Objectives To compare the risk of serious adverse events, serious infections and death caused by methotrexate and biological disease-modifying antirheumatic drug (bDMARD) combination therapy versus a bDMARD prescribed as monotherapy in rheumatoid arthritis (RA).
Methods A systematic literature review was conducted until February 2016 in PubMed, Embase and Cochrane Library databases by selecting randomised controlled trials comparing methotrexate and bDMARD combination therapy to bDMARD monotherapy in RA. The meta-analysis compared the occurrence of (1) serious adverse events, (2) serious infections and (3) death among these groups by the Mantel-Haenszel method.
Results The literature review selected 16 controlled trials comparing methotrexate and bDMARD combination therapy to bDMARD monotherapy. After meta-analysis comparing patients under monotherapy to those under combination therapy: (1) the risk of occurrence of serious adverse events was comparable in 12 trials: RR (95% CI) 0.92 (0.78 to 1.08). (2) No significant difference was observed in the risk of occurrence of serious infections in 13 trials: RR (95% CI) 1.15 (0.84 to 1.58). We noted a trend, although insignificant, towards a high risk of the occurrence of tuberculosis in 10 studies: RR (95% CI) 1.78 (0.63 to 4.99). (3) The risk of death was comparable in 12 trials: RR (95% CI) 0.73 (0.40 to 1.35).
Conclusions The results showed no significant difference between the two groups, confirming that the use of methotrexate and bDMARD combination therapy in RA does not cause an increased risk of serious adverse events or serious infections or death compared with bDMARD monotherapy.
- Rheumatoid Arthritis
- DMARDs (biologic)
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What is already known about this subject?
Addition of methotrexate to a biological disease-modifying antirheumatic drug (bDMARD) does not increase risk of severe adverse events in rheumatoid arthritis (RA).
What does this study add?
Addition of methotrexate to a bDMARD does not increase risk of serious infections in RA.
How might this impact in clinical practice?
Methotrexate should be prescribed as soon as it is tolerated in addition to bDMARDs.
A non-significant trend towards an increased tuberculosis risk with methotrexate was observed.
According to the EULAR (EUropean League Against Rheumatism) recommendations of 2013,1 a disease-modifying drug should be started as soon as rheumatoid arthritis (RA) is diagnosed with the objective of obtaining remission or at least a low level of activity. Methotrexate is the first-line treatment for use as monotherapy or readily combined with other conventional synthetic disease-modifying antirheumatic drugs (csDMARDs).1 ,2 When remission is not reached and if RA has poor prognostic factors, a biological disease-modifying antirheumatic drug (bDMARD) is added to methotrexate. Methotrexate and bDMARD combination therapy is more effective than a single bDMARD in most cases with better therapeutic support.1 ,3 The impact of disease-modifying combination therapy on the risk of side effects compared with bDMARD monotherapy has never been clearly assessed.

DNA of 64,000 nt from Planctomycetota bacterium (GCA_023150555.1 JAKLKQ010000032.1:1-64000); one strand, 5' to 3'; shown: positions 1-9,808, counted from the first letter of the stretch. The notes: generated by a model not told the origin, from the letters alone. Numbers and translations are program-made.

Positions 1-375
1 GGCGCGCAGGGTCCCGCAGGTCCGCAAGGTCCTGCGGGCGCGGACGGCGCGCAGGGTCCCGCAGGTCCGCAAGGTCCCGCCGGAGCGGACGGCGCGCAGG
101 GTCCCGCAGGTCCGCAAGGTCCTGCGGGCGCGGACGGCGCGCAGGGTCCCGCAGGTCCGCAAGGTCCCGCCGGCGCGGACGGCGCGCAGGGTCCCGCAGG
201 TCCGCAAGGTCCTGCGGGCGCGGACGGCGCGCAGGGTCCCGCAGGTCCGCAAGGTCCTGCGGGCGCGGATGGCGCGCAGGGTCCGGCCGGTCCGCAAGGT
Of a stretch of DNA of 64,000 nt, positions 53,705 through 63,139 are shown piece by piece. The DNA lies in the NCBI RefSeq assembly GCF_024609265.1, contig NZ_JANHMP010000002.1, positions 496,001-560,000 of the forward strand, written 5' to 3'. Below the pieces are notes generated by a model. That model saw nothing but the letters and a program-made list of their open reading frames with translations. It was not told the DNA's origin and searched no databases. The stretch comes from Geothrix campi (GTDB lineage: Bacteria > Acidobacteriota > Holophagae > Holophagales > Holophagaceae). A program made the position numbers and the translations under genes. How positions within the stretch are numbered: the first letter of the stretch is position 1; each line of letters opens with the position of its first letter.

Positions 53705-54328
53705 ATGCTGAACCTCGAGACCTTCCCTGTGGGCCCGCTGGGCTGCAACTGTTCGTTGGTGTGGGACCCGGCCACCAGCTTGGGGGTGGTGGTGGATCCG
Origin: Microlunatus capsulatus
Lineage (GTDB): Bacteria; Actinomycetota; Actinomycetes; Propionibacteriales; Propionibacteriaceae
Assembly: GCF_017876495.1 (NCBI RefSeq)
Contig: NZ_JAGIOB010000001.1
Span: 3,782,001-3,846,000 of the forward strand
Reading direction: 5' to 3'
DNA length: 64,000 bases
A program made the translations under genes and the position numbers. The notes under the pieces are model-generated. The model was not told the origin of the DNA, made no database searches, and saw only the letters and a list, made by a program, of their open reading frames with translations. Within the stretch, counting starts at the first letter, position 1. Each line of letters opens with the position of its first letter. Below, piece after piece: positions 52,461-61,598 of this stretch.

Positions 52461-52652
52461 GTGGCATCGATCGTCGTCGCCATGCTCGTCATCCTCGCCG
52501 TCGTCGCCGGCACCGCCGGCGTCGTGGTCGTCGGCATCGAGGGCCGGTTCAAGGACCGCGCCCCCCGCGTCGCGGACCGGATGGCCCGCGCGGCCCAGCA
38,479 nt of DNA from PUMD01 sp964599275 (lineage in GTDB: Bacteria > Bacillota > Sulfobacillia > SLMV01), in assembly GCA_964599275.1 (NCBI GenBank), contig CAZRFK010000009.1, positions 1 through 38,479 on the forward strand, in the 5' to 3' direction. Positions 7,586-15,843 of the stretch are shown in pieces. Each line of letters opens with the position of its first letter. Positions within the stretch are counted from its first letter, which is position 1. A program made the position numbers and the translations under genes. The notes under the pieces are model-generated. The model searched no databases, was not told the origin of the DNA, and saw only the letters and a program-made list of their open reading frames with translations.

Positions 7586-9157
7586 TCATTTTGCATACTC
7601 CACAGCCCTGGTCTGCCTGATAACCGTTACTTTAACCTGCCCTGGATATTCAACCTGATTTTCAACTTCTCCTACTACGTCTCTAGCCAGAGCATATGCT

The serious infection risk is 2.5 higher in RA compared to the risk in the general population due to immune system disturbances, the use of corticosteroids and disease-modifying therapies.4–7
There are discrepancies in the literature regarding the risk of infection due to methotrexate given as monotherapy in RA.4 ,8–10 A recent meta-analysis by Singh et al11 showed that, in RA, using the standard dose of bDMARDs (used alone or in combination with csDMARDs) was associated with an increased risk of serious infections compared with csDMARDs alone. Moreover, Lorenzetti et al12 showed that the risk of tuberculosis under anti-TNF-α therapy was nearly 13 times higher when combined with methotrexate compared with its use in monotherapy.
Work by Ruderman13 summarising the main national registers of RA showed that the use of methotrexate was associated with a risk of hepatotoxicity, cytopenias and pneumonia, especially during the first year of administration, as anti-TNF-α is associated with an increased risk of infection (including serious), whether bacterial, fungal or opportunistic.
The aim of our study was to compare the risk of occurrence of serious adverse events, serious infections and death among patients receiving a methotrexate and bDMARD combination compared with those receiving bDMARD monotherapy in RA by a systematic literature review and meta-analysis.
We undertook this literature review and meta-analysis in accordance with the PRISMA (Preferred Reporting Items for Systematic Reviews and Meta-Analyses) statement.14